Hamer-Jackson said he informed Trawin and his executive assistant he would return to work on the morning of Jan. 12.

Trawin said the mayor informed him five days before the team-building workshop that he wouldn’t be in attendance. Hamer-Jackson told him he had planned meetings in the Okanagan instead. The CAO said he notified council, which decided to have the meeting anyway, noting some councillors were frustrated the mayor was opting not to attend.

Asked if he needs to communicate better his whereabouts with council, Hamer-Jackson said he doesn’t have to discuss with council every meeting he takes, nor do they need to do that with him.

Mayor’s absences prompt discussion on deputy mayor role

Hamer-Jackson has also been notably absent from some public events in the first couple of months into his four-year term.

It has led to council discussing a change to the deputy mayor role.

Bass told KTW that during the Jan. 10 team-building meeting, council came to the conclusion that Hamer-Jackson is not comfortable speaking in public, so they are drafting new terms of reference for deputy mayors to take on more duties.

On Nov. 25, deputy mayor Mike O’Reilly gave a speech at the announcement of the Tk'emlúps te Secwépemc bid for the 2027 North American Indigenous Games. Bass said O’Reilly did so because the mayor was not in attendance at the start of the event, but arrived midway through.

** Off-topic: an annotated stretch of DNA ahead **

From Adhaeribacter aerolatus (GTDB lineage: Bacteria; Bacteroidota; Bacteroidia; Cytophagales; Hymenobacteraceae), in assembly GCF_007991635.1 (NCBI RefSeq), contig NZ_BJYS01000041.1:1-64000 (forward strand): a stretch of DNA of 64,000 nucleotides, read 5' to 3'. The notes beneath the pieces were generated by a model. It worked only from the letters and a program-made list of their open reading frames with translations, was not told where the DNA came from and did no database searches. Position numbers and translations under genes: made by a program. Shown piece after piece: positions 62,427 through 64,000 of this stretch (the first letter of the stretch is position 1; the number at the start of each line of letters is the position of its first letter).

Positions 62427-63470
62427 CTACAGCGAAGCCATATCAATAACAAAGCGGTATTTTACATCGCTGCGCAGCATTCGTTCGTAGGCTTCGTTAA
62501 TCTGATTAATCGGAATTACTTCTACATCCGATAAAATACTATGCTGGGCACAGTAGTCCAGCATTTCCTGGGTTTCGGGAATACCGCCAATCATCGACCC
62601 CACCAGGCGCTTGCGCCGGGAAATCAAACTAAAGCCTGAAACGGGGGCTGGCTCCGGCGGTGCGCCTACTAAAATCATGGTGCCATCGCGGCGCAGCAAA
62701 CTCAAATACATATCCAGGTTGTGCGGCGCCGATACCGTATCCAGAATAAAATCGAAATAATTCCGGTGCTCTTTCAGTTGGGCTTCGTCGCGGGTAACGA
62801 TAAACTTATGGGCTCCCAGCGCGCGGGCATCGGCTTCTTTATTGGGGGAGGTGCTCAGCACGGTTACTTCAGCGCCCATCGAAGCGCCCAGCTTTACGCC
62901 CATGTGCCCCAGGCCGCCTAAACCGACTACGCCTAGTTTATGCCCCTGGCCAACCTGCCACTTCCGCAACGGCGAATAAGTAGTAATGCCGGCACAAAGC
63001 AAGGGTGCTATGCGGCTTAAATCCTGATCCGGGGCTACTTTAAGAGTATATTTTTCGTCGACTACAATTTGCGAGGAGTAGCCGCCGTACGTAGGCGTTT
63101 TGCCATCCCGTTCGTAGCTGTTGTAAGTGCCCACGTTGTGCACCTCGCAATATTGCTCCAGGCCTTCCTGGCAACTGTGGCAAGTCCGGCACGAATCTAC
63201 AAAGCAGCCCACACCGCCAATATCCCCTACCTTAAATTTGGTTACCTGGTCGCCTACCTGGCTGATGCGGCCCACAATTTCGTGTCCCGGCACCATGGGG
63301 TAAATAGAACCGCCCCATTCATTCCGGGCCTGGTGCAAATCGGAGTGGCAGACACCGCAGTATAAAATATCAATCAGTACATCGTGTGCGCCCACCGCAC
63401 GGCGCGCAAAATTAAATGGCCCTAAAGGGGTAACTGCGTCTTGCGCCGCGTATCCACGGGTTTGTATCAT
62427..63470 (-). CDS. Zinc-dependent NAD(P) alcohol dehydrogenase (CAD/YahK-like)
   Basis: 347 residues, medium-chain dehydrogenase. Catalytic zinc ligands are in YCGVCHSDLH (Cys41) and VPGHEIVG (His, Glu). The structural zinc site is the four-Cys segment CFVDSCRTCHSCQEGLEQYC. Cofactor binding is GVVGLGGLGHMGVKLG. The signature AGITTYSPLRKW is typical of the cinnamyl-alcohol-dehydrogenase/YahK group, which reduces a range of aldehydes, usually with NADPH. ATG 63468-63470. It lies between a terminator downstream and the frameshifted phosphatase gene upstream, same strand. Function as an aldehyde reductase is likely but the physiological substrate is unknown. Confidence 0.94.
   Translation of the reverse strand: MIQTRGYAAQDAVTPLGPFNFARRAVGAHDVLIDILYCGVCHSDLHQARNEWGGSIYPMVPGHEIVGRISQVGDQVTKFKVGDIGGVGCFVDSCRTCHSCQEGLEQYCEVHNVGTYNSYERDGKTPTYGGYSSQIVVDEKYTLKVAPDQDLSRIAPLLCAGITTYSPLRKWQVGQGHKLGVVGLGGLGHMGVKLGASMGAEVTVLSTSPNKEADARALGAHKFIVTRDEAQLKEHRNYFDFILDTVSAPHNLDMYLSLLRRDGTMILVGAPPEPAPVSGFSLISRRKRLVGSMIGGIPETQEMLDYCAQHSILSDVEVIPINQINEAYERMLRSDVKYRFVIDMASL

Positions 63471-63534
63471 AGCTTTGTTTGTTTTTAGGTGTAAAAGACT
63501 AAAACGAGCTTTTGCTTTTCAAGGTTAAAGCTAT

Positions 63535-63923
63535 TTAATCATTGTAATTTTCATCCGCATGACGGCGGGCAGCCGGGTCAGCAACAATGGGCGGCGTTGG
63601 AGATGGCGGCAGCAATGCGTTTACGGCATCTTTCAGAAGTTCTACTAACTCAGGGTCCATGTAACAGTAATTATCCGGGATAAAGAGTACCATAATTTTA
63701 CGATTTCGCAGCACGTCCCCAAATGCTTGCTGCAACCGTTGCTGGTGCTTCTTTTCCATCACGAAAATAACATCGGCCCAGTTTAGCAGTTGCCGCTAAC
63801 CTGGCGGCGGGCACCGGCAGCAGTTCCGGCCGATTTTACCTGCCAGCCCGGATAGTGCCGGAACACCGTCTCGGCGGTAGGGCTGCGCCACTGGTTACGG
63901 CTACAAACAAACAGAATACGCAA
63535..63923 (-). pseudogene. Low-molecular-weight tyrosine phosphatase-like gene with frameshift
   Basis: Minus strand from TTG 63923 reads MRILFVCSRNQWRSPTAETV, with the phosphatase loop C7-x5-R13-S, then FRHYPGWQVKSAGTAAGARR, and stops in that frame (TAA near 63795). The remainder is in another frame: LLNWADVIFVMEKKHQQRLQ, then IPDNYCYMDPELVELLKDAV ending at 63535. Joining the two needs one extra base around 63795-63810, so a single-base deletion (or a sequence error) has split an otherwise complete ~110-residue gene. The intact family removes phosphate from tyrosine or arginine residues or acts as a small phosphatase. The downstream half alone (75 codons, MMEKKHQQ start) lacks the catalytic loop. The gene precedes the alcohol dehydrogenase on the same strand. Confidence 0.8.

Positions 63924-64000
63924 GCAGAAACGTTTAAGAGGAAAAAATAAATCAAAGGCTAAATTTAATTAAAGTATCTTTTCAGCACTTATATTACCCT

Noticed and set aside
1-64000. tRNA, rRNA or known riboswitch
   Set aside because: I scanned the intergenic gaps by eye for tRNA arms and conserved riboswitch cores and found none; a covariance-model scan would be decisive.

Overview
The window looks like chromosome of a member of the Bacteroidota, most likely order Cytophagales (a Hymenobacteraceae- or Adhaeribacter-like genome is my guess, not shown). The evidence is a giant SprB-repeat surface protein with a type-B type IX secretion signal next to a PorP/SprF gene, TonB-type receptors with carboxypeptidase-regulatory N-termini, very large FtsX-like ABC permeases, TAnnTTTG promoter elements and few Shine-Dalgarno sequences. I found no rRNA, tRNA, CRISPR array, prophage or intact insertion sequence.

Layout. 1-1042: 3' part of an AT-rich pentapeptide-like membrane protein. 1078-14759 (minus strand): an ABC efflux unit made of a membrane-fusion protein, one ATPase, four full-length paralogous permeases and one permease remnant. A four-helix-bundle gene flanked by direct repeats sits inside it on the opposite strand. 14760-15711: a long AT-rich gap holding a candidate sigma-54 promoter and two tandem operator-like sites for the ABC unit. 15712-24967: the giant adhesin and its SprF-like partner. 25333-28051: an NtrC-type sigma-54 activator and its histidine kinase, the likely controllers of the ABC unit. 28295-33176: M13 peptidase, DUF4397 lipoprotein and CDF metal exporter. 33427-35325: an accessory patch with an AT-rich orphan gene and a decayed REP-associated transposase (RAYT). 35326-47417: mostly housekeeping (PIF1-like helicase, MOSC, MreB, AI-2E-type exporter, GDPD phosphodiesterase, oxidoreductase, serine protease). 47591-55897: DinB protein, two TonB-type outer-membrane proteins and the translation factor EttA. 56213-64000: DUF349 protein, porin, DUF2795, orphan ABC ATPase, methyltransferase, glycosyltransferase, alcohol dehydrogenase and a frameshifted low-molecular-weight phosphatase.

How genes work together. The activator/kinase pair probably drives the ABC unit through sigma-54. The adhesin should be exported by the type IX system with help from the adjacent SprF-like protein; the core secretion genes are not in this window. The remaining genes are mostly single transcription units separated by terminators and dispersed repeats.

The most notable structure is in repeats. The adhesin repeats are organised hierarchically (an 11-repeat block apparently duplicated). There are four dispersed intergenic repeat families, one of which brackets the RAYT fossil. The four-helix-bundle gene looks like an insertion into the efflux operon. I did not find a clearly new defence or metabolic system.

On Nov. 28, Hamer-Jackson didn’t attend the opening of the Kelson Hall Centre of Arts and Education — a multi-million-dollar donation to the city from the Fawcett family. O’Reilly accepted the keys to the building on the city’s behalf as deputy mayor. During the next day’s council meeting, Hamer-Jackson said he didn’t attend the opening because he felt it wasn’t his place to take credit for the project, noting the emphasis should have been on the city’s recreation, social development and culture manager, Barbara Berger, for the work she’s did on the file.

Bass, as deputy mayor this month, travelled in Hamer-Jackson’s place to Victoria last week with the city’s external relations manager, Tammy Robertson, and Tk'emlúps Kúkpi7 (Chief) Rosanne Casimir. There, they accepted a BC Reconciliation Award.

In that instance, Hamer-Jackson again said he felt a staff member was a better representative of the city, noting Robertson’s work on the reconciliation file.

Hamer-Jackson told KTW it’s not true that he doesn’t want to attend events, but added he doesn’t feel he should attend those in which others are better suited to speak on behalf of the city.

“I don’t want to take credit for everything,” he said.

Bass said while many may find public speaking difficult, it shouldn’t be too hard to muster a simple thank you at events.

Hamer-Jackson said he doesn’t feel the deputy mayor position should change, while Bass said she and her fellow council members are prepared to step in and take on tasks with which the mayor may be uncomfortable.

“But he’s still got to be part of the team,” she said.




—This story was updated from an earlier version that incorrectly stated Hamer-Jackson was intent on meeting with mayors during his planned trip to the Okanagan. He, in fact, had meetings with other individuals, whom he did not wish to disclose, but has previously met with other mayors to discuss his job.